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Charities Experience Unfortunate Side Effects of the Pandemic

Photos by Heather Ziegler Planet Aid Inc. donation bins in Center Wheeling are broken into and donated items strewn about the ground despite a notice that donations are not being accepted at this time.

WHEELING — An unfortunate side effect of the COVID-19 pandemic is evident at local charities’ donation bins throughout the Ohio Valley.

The problem has been two-fold for the St. Vincent de Paul Thrift Store located on Bow Street in the Fulton neighborhood of Wheeling. Just ask store manager Janice Bellanca.

“We were shut down for three months, but people were still coming on to the property and dumping stuff. Then others would actually climb in the donation bin and dig around and make a mess. We would come every day to check and it would be a huge mess,” Bellanca said.

On more than one occasion, a worker has found someone inside the donation bin.

Bellanca said with so many people confined to their homes for several months, a lot of them cleaned out closets and drawers and brought the stuff to the thrift store. Once the store reopened recently, the stuff kept coming.

“We’re blessed with so many donations … to be able to pay the rent and the employees and then all the rest goes back into the community to help others. If people are in need, we give them clothes and help with utilities and other things they need. They just have to show proof they are on assistance.”

Even with the generosity offered at St. Vincent de Paul Thrift Store, thieves have been helping themselves to donations. Bellanca resorted to chaining off access to the parking lot at night to keep people out, but that did little to deter thieves or after-hour donors. It got so bad that Bellanca purchased security cameras that have caught numerous thieves in the act of stealing from the donation bin or from items left outside the store.

“You can go on my Facebook page and see the videos. There is one of a nice SUV backing up to the donation bin and taking everything there … clothes, furniture, everything,” Bellanca noted. “Here’s the thing. If you are in need, I will give you what you need. I won’t put up with stealing.”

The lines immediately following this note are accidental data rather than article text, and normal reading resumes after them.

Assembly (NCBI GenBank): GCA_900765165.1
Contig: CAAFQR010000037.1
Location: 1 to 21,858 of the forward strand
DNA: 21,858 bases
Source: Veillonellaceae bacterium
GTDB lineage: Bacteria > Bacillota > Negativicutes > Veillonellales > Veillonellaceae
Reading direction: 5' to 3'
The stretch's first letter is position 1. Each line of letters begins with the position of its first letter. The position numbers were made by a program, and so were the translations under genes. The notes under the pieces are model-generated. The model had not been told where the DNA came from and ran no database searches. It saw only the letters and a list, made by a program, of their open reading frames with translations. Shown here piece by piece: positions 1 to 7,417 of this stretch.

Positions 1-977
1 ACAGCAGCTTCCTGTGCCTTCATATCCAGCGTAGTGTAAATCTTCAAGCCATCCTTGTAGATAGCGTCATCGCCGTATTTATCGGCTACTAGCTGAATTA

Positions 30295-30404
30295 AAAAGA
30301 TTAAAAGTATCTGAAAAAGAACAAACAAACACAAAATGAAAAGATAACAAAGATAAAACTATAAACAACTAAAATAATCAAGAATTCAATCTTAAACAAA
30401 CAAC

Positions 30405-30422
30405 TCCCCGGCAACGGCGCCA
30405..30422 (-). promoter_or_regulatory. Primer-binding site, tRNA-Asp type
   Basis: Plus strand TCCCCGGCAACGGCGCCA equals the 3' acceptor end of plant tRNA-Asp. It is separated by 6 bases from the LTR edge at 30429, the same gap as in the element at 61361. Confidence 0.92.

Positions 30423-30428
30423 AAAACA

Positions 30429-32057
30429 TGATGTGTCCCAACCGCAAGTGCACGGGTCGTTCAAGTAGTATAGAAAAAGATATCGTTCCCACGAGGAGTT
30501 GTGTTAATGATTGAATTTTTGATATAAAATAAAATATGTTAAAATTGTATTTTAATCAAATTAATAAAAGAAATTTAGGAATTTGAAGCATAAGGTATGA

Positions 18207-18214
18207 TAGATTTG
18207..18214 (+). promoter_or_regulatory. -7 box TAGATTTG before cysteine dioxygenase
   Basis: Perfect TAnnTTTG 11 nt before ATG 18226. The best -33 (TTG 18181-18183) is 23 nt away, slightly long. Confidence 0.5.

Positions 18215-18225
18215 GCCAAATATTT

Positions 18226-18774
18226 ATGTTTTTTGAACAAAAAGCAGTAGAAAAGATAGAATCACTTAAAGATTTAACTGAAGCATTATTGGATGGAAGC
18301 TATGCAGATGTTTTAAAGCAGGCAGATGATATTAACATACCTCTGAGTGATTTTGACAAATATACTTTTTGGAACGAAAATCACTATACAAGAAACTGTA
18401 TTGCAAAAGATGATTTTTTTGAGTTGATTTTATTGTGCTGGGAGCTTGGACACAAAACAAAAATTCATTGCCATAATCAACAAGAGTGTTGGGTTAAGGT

In fact, Bellanca has confronted some of the nighttime thieves when they have had the audacity to show up at the store during the day. “When I show them the video, I offer them a deal. They can sign a paper stating they won’t ever come back here or I can turn the video over to the police. I’ve done this several times and they choose to sign.”

Another issue since the pandemic hit was finding workers once the store reopened. Bellanca said she placed an ad and received 14 applicants. Of those, only three showed up for interviews. She said the extra unemployment money people were receiving was a deterrent for bringing people back to work. She since has managed to find enough workers to keep the store operating.

However, due to restrictions on the number of people allowed in the store at one time, she elected to only be open from 9 a.m. to 5 p.m. Monday through Friday.

“Saturdays were our biggest crowd days and we just could not handle it with limits of no more than 20 (plus workers) in the store. We couldn’t have people 20 deep standing outside in 90-degree heat. So we are not open on weekends,” Bellanca offered.

Bellanca also has instituted a new policy for drop-off donations.

She asks people to make an appointment to drop off items. Appointments are available about every 15 minutes through the day.

If someone has to bring a donation on the weekend all items should be placed inside the large, blue bin in the parking lot. Bellanca, however, discourages after-hour drop-offs to prevent theft. To make an appointment to drop off or for a pick-up of furniture, call 304-232-4230. Similar problems are obvious at the bright yellow donation bins sponsored by Planet Aid Inc. and found in the Ohio Valley. Planet Aid ceased accepting clothing and shoes months ago when the pandemic hit. However, that has not stopped people from using the bins as dumping grounds for all sorts of items. This can result in disgusting eyesores such as the bins located in the parking lot on Main Street across from the city’s water pollution control plant.

Strewn about the two bins located there are not only clothing, but also household items that are pretty much unusable. It appears that someone may have held a yard sale or cleaned out their residence and simply dumped their unwanted items at the site.

On one visit to the site, the doors to the bins appeared to have been forced open and the contents thrown about the lot. This is in spite of a clearly visible notice attached to the bins indicating that donations had ceased during the pandemic.

At the Salvation Army facilities in East Wheeling, dumping and looting of items at the rear of the facility had been an ongoing problem. When items were dumped on the sidewalk behind the building, all of it often would be ruined by rain or strewn about or broken by people picking through the items.

In an effort to discourage this behavior, the Salvation Army has placed cameras at its facility and a very clear notice that tells visitors the consequences of not following the rules. The sign states a $300 fine would be levied against anyone dumping or stealing from the site. The video cameras record license plates of anyone stopping at the location.

Anyone wishing to donate to the Salvation Army can ring the doorbell at the rear of the building.

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